It shouldn't surprise the West that Arabs respect America and its values

What Arabs like less are US policies towards them

Muslim and Arab community gathering held by the Arab American Institute in Sunset Park Brooklyn.
Photo by Michael Falco
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In 2020, I published a book titled Arab Voices: What They Are Saying to Us and Why It Matters. It was an effort to lay out the myths that have shaped western discourse about the Arab world, to understand why those myths have taken hold, and to provide solutions to dispel them.

In separate chapters, the book presented a number of these myths or straight falsehoods: “Arabs are more violent and tend towards extremism", “Arabs hate the West", and so on – and then demonstrated through extensive polling of Arab public opinion how each of them was a misperception of the region and its people. The book concluded with practical lessons for governments, businesses, educators and the general public to be able to take corrective measures and work to promote better understanding.

What our polling in the US and in Europe unearthed was that western perceptions of the Arab world were too often shaped by negative stereotypes and anecdotal evidence used to justify prejudicial views. As a result, the West's understanding of who Arabs are, and what values and aspirations they have, too often missed the mark.

Performance artists from across the Arab world, expressed their visions of freedom at a talent show, in Hammamet, Tunisia, on June 24. AFP

Western policymakers and political analysts, alike, often talk about Arabs and at Arabs, but they rarely consider listening to Arabs in order to fully understand their lives, and their needs and hopes for the future. One consequence of this has been the oversimplification of a complex region, which has led to costly policy disasters.

More than a decade later, not only do these myths persist but with them, and because of them, the misguided policies and prejudices that too often have distorted the West’s dealing with this critical region of the world. Recognising these past failures, and yet still hampered by biased attitudes shaped by negative perceptions, some leading voices in the West now argue for disengagement from the region.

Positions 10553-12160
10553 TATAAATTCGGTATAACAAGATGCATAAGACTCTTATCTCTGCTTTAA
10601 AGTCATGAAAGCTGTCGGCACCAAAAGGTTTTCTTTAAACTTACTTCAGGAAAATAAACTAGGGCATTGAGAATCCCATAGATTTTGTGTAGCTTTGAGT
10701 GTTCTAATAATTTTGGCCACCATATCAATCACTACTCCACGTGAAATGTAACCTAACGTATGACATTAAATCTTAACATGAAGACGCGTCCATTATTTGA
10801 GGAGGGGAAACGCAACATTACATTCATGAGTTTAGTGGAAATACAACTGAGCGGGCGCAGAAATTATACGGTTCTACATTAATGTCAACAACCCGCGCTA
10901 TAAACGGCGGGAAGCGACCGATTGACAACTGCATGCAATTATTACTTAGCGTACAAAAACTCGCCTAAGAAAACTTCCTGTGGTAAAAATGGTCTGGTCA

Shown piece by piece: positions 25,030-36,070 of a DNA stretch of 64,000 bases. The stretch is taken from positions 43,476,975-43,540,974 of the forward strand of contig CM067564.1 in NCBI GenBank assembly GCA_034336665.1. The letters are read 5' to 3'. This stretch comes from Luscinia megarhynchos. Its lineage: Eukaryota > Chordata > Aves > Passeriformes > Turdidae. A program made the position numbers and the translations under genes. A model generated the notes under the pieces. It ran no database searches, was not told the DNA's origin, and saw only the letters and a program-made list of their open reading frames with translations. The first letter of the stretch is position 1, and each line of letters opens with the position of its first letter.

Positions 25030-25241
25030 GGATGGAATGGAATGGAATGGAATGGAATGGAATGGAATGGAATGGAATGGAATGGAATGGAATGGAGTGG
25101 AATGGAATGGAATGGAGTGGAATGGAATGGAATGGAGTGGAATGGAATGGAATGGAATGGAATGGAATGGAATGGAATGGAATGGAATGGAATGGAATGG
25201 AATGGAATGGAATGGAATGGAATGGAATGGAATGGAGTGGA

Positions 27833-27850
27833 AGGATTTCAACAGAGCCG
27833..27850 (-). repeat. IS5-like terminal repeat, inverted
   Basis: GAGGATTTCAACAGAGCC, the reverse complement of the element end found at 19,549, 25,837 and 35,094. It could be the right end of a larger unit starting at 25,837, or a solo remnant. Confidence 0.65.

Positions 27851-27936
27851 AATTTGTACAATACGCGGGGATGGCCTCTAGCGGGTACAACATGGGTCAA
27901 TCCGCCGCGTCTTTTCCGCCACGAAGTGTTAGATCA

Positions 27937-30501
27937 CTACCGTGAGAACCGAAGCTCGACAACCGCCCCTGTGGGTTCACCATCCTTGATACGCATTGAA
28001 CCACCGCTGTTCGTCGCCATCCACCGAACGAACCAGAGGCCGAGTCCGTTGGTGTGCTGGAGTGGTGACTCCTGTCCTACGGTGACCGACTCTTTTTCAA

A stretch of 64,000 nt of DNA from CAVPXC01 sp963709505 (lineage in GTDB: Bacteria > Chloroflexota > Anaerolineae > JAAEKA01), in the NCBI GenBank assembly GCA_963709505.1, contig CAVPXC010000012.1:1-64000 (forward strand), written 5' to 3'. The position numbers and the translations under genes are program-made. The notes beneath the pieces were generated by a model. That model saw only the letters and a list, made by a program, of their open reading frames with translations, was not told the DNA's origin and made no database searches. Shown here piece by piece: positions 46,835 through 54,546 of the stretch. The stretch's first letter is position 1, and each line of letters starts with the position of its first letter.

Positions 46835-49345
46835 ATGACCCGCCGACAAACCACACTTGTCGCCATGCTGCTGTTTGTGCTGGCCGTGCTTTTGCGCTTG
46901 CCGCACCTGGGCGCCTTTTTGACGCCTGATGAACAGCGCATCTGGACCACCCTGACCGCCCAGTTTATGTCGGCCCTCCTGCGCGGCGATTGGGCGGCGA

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There is a profound disconnect between the reality, and Americans' stereotypical perception of Arabs

For that reason, it was important for us to collaborate with the Tony Blair Institute for Global Change this year as we undertook an updated opinion poll in July across seven Arab countries. Acknowledging that the Arab world sits at the pivot point of three continents in which western nations have invested so much, and that it is a region of enormous human potential, the Institute made clear its belief that correcting course is the better option than withdrawal. And the path forward, as it proposes, is to replace myths and misconceptions with genuine understanding.

For us, polling opens a window, allowing Arab voices to be heard. I call it “the respectful science” because we record the views of every respondent. Upon analysing the results, a portrait emerges that can assist us to dispel stereotypes and correcting misconceptions. And if we pay attention to what people are telling us, we can better shape our policies to respond, to meet their real needs – not the ones we have assumed they have.

Across the region, strong majorities of Arabs support equal rights for women in hiring and in the workplace. They favour equipping young people with technological skills so that they can better compete in the economy of the future. They are either moderately religious or secular. They believe that when religious movements govern, they make countries weaker. They also believe that religious practices, as they are taught in their respective countries, need to be modernised.

In Arab Voices, I noted the widespread American perception that Arabs hate us, despise our values, and spend too much time listening to preachers and television programmes that reinforce this hatred. Comparing those results with our polling from around the Arab world revealed a profound disconnect.

We found that Arabs do, in fact, respect the US and its values of freedom, innovation and opportunity. What they do not like are our policies towards them. Their political priorities are much like ours: secure employment, better educational opportunities and improved health care. We also learned that mosque-attendance rates were comparable to church-attendance rates. And when Arabs watch television, their favourite programmes are films, soap operas, and reality and game shows – in other words, like Americans, Arabs watch TV to be entertained.

 Abu Dhabi, United Arab Emirates, April 30, 2012:   
Othman Said Saif of Al Ain tensely follows the action on a TV screen as he and about hundred other fans gather to watch the Manchester United v Manchester City game on Monday, Apr. 30, 2012, at the Clubhouse at the Zayed Sports City in Abu Dhabi. Manchester City led the game after the fist half with a one-goal victory. (Silvia Razgova / The National)

Given that this has been our life’s work, we are delighted that the Institute provided us with the opportunity to conduct new polling to explore the critical issues facing the Arab world today. It has undertaken to look deeply into Arab attitudes and lay out a forward-looking agenda that responds to Arab aspirations.

A final note to policymakers and political pundits: check your biases at the door and listen to what Arabs are telling us about what they want. As my mother used to tell me: “If you want others to hear you, you must listen to them first.”

Thanks to efforts by the Tony Blair Institute and others, Arab voices are speaking to you. Listen to what they are saying.

Published: August 18, 2022, 9:00 AM
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